This list is not exhaustive and may be updated based on U.S. government priorities and other developments. Please refer to the U.S. National Science and Technology Council (NSTC) published Critical and Emerging Technologies List Update report listing critical and emerging technologies (CET) essential to U.S. national security and guidance above when working with these technologies.

How the Government Uses These Lists

The government uses the technologies on these lists as the basis for new export control restrictions. Some recent examples from the Commerce Department of new export control restrictions on certain emerging technologies include:

  • Software to operate nucleic acid assemblers and synthesizers for the purpose of generating pathogens and toxins without the need to acquire controlled genetic elements and organisms (ECCNs 2D352.j, 2E001) (Proposed Rule, 11/6/20)
  • Hybrid additive manufacturing (AM)/computer numerically controlled (CNC) tools (Export Control Classification Number ECCN 2B001) (Final Rule, 10/5/20)
  • Computational lithography software designed for the fabrication of extreme ultraviolet (EUV) masks (ECCN 3D003) (Final Rule, 10/5/20
  • Technology for finishing wafers for 5nm production (ECCN 3E004) (Final Rule, 10/5/20)
  • Digital forensics tools that circumvent authentication or authorization controls on a computer (or communications device) and extract raw data (ECCNs 5A004.b, 5D002, 5E002) (Final Rule, 10/5/20)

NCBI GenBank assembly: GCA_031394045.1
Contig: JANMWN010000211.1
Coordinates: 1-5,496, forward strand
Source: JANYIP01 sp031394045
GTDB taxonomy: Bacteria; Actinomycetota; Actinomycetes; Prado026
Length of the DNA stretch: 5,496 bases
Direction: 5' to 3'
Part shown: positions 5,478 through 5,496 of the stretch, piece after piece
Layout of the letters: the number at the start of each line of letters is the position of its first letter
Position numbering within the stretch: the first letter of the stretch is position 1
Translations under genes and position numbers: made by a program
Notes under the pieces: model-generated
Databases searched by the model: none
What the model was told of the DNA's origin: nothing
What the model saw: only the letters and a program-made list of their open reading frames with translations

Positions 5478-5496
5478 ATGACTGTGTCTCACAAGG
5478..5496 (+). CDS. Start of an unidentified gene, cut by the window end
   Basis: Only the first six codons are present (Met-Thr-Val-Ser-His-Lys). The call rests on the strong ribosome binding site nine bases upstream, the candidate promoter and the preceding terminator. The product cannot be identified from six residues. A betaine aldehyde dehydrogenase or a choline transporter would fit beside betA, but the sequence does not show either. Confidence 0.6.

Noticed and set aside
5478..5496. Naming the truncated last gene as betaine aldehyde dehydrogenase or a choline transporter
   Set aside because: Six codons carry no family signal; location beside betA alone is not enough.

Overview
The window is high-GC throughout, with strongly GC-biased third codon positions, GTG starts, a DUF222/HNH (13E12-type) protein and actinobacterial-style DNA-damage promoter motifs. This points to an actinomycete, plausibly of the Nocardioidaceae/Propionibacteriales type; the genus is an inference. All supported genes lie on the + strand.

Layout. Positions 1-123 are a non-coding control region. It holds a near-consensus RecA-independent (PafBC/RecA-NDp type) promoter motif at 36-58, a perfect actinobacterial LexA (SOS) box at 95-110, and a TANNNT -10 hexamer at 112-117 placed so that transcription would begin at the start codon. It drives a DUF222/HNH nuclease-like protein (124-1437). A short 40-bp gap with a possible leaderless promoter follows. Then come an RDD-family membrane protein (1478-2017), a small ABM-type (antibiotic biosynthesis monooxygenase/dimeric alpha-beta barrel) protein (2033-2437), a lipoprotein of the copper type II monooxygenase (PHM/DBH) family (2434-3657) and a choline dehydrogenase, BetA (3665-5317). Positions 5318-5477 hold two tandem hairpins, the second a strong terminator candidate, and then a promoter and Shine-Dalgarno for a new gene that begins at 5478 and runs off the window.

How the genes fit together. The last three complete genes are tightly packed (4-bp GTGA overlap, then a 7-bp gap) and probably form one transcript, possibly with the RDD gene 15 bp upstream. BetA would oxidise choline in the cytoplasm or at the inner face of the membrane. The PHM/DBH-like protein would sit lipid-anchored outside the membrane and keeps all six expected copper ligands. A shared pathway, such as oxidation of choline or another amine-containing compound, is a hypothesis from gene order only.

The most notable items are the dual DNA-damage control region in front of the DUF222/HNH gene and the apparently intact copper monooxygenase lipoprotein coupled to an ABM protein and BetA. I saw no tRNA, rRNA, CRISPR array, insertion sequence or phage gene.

• Software for monitoring and analysis of communications and metadata acquired from a telecommunications service provider via a handover interface (ECCNs 5D001.e; 5E001.a) (Final Rule, 10/5/20)
  • Sub-orbital craft (ECCNs 9A004.h, 9A515.a) (Final Rule, 10/5/20)
  • Chemical Weapons Precursors: 24 precursor chemicals and mixtures containing 30 percent or more of one of these chemicals (ECCNs 1C350.d, 1D390, 1E351, 1E350, 1E001) (Final Rule, 6/17/20)
  • Human and Animal Pathogen and Toxins: Middle East respiratory syndrome-related coronavirus (MERS-related coronavirus) (ECCNs 1C351.a, 1E001, 1E351) (Final Rule, 6/17/20)
  • Equipment Capable of Use in Handling Biological Materials: single-use cultivation chambers with rigid walls (ECCNs 2B352.b, 2E001, 2E002, 2E301) (Final Rule, 6/17/20)
  • Discrete microwave transistors used in wideband semiconductors (ECCN 3A001.b) (Final Rule, 5/23/2019)
  • Software that ensures continuity of operation when electronics are exposed to an Electromagnetic Pulse (EMP) or Electrostatic Discharge (ESD) (ECCN 3D005) (Final Rule, 5/23/2019)
  • Post-quantum cryptographic algorithms (also known as quantum-safe or quantum-resistant algorithms) (ECCN 5A002) (Final Rule, 5/23/2019)
  • Underwater transducers designed to operate as hydrophones (ECCN 6A001) (Final Rule, 5/23/2019)
  • Aircraft specially designed or modified to be air-launch platforms for space launch vehicles (ECCN 9A004) (Final Rule, 5/23/2019)
  • Geospatial imagery software specially designed for training deep convolutional neural networks to automate the analysis of geospatial imagery and point clouds (ECCN 0Y521) (Interim Final Rule, 01/06/20)